Researchers achieved a high level of sensitivity in capacitive strain sensing for improved wireless monitoring of the strain on materials in a wide range of applications.
Monitoring the strains on materials is crucial for checking the safety of everything from buildings and bridges to ships and aircraft. Such sensors are also important for monitoring aspects in the field of health, sports performance and robotics.
Most strain sensors are composed of a material that can convert physical deformation into changes in electrical resistance or capacitance. The electrical signals coming out of the transducer have traditionally been carried to the detecting devices along wires, but more recently, wireless technology is bringing the obvious advantages of remote sensing. This is important to detect strains in difficult-to-reach locations, such as inbuilt structures, vehicles or inside the body.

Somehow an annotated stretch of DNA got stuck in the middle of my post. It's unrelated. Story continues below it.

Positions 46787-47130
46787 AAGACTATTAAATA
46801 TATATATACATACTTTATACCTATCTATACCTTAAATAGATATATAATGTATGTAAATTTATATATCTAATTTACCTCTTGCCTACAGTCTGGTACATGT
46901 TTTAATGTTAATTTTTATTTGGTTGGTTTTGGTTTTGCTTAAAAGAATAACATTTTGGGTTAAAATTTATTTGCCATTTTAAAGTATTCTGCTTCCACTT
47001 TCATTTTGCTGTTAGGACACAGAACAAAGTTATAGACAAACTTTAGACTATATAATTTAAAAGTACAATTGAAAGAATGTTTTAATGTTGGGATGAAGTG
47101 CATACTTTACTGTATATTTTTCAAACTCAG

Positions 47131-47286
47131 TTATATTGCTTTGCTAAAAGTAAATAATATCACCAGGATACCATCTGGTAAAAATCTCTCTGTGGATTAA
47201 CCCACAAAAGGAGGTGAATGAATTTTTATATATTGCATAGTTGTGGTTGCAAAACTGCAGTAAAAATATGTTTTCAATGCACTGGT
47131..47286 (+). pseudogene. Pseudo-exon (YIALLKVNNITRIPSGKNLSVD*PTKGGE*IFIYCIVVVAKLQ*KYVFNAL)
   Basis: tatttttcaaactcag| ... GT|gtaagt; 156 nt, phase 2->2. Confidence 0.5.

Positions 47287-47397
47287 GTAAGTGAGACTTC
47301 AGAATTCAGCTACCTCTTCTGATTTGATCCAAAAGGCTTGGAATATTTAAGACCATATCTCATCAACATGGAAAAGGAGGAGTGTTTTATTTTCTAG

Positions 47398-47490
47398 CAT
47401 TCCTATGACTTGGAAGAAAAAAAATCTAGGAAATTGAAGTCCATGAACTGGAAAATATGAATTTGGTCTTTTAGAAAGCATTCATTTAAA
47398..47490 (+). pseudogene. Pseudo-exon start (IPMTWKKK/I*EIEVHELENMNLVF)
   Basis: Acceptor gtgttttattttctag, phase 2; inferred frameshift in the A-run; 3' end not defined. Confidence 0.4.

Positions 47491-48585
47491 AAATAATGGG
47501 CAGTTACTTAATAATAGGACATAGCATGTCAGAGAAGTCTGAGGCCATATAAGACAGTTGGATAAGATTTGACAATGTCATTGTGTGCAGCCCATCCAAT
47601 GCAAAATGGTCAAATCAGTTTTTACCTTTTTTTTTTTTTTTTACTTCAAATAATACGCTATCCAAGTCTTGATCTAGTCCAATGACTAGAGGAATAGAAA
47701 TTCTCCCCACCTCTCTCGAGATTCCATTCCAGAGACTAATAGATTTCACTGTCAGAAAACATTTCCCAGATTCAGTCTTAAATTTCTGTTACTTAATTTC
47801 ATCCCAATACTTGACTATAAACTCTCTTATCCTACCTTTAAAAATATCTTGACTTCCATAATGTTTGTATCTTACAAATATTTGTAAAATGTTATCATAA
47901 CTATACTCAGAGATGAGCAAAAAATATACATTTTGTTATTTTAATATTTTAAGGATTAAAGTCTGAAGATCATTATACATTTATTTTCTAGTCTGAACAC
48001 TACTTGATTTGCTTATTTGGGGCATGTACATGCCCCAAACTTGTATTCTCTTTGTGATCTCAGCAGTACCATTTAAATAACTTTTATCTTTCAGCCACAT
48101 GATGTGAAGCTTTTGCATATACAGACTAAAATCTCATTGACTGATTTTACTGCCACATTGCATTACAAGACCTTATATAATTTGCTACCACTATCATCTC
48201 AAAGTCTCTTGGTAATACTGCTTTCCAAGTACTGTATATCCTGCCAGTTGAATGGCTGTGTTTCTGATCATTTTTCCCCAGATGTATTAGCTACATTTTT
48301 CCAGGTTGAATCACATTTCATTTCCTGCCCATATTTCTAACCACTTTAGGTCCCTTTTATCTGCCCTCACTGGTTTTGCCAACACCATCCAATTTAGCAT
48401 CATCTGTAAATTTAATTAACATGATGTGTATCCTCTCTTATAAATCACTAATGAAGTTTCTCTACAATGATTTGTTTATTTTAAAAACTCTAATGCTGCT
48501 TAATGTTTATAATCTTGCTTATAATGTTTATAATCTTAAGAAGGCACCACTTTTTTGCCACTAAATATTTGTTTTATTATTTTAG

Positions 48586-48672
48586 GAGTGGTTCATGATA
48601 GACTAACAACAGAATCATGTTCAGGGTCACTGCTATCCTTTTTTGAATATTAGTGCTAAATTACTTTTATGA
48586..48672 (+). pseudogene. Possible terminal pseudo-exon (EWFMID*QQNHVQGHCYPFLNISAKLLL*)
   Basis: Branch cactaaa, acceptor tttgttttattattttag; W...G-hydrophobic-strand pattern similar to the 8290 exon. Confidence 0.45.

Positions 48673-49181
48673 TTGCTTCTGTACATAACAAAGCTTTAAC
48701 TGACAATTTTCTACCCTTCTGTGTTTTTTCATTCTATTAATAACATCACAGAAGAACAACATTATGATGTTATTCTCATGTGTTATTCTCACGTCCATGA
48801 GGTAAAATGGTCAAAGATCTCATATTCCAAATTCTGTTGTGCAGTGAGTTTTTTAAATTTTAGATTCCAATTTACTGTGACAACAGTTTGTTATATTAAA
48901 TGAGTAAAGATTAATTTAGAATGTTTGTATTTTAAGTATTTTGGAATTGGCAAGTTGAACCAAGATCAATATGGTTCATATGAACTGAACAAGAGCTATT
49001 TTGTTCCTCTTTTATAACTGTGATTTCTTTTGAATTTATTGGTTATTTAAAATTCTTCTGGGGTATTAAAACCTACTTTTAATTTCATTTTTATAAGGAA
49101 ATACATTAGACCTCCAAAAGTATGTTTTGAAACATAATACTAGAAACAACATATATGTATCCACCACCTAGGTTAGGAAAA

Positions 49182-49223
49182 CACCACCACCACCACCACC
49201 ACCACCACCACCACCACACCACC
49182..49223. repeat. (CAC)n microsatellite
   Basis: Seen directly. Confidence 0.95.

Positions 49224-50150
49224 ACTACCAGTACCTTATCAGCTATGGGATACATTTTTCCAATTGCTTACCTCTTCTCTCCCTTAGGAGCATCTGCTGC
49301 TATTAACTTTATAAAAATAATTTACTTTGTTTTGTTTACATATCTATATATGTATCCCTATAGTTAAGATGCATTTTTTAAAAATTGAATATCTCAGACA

However, existing strain sensors exhibit low sensitivity. Researchers from King Abdullah University of Science and Technology have solved this problem by introducing a special pattern of cracks into fragmented electrodes in a way that greatly increases the sensitivity of the electrical responses.
The developed sensor is essentially a capacitor with carefully fragmented electrodes made of carbon nanotube-containing paper. The electrical signals caused by different levels of strain generate signals that can be captured wirelessly by electromagnetic coupling.
The researchers now plan to embed it into readily deployable systems suitable for commercialization.
The research appeared in the journal ACS Applied Materials and Sciences.